As your baby grows, you will likely scale up to a larger carrier that comes with a waist strap. To properly don this type of carrier, first clip the waist belt over your hips (just like a hiking backpack if you’ve used one before), then adjust the shoulder straps making sure that the clip or cross is between the shoulder blades (as mentioned above). 

Although it may be super tempting to wear that belt over your waist and across your lower back, it’s not the most supportive and ergonomically friendly way! Your hip bones form a bony bowl and provide better support for carrying the weight of a newborn than wearing it over your abdomen. 

If you keep the waist belt over your waist, then the weight of the newborn in front of you causes excessive arching in your lower back, disrupts your posture, and can lead to lower back pain. 

Tip: If you feel like your baby is low in the carrier in this position, roll up a towel or blanket and put it in the bottom of the carrier underneath your baby to boost them up a bit higher.

Once you have your carrier and baby on you, take a moment to think about your posture. Ideally, your ribs should be stacked over your hips and your hips shouldn’t be too far forward anymore! Each body is different, so if this does not work for you, you can come in for an ergonomic assessment by team so we can help you avoid discomfort. ook a call with us.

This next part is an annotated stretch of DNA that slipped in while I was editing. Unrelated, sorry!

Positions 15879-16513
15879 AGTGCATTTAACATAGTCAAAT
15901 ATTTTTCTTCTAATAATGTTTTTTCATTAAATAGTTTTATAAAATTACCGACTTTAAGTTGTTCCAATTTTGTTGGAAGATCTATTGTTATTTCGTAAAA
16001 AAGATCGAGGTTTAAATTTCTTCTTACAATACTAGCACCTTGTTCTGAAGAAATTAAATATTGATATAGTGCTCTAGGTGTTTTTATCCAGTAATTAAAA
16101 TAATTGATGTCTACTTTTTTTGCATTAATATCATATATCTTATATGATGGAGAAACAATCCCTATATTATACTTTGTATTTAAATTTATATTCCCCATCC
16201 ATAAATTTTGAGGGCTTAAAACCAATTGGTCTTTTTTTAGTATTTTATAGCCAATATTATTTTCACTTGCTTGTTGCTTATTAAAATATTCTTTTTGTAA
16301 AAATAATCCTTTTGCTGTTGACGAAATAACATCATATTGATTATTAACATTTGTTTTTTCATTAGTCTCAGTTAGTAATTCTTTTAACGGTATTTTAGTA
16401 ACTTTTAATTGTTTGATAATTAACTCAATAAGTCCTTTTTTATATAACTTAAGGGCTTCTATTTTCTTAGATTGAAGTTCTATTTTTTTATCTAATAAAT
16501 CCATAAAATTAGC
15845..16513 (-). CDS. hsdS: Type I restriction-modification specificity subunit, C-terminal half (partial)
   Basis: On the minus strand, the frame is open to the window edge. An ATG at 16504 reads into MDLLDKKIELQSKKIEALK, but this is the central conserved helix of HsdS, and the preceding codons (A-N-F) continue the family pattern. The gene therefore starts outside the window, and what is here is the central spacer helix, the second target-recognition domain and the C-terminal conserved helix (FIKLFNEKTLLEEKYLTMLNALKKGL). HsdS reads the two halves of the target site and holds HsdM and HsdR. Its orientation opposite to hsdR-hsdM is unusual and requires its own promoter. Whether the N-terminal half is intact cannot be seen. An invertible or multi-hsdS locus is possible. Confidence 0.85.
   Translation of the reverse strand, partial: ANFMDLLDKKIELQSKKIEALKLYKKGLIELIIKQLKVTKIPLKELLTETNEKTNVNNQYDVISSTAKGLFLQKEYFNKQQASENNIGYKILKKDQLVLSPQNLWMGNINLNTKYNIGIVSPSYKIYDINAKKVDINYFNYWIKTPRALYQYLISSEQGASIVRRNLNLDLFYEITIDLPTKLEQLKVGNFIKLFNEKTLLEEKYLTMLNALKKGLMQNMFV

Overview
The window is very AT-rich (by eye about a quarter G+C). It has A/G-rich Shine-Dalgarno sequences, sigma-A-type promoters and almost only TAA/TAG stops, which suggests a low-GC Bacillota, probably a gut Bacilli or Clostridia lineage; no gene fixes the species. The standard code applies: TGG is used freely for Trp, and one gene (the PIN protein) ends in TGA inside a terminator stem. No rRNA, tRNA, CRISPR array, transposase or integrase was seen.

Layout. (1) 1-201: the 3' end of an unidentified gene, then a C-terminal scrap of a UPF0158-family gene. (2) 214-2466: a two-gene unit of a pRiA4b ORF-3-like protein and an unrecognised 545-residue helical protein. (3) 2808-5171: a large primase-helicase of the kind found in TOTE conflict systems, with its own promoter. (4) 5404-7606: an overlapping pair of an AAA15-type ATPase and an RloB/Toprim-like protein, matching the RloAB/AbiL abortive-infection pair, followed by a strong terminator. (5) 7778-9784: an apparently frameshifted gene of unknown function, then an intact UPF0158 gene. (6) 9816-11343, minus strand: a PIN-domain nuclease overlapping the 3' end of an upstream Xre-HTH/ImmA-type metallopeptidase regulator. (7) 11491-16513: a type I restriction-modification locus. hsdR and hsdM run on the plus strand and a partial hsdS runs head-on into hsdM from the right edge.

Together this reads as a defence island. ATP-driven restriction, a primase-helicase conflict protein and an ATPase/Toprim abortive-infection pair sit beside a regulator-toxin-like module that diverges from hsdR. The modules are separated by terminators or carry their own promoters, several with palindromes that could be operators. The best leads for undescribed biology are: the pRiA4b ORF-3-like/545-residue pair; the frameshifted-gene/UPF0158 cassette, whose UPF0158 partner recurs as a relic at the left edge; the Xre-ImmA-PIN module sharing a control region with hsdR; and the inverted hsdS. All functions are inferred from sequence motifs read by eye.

Left: make sure that the criss-cross or buckle is between the shoulder blades
Center: the carrier is fit in a way that promotes good stacking of ribs over hips
Right: avoid sending hips forward past the ribs and arching the lower back


When feeding your little one, bring the baby to you instead of you to the baby. This helps avoid slouching forward and eventually developing upper back, shoulder, and/or neck pain. This is true for both breastfeeding mamas as well as those who bottle feed. 

If breastfeeding, consider feeding in a side-lying position, in which you and the baby are supported by pillows and the surface you’re lying on. 

Tip: Be sure to switch sides often as this helps with your baby’s development.

If you prefer feeding while seated, consider assuming a reclined position, having your feet flat on the floor, and using lots of pillows to support you and your baby. 

Let the pillows do the work, not your body. Create a nest of pillows and try stacking a pillow and then a boppy on top if that feels better for you. (This tip is for those who are bottle or breastfeeding.)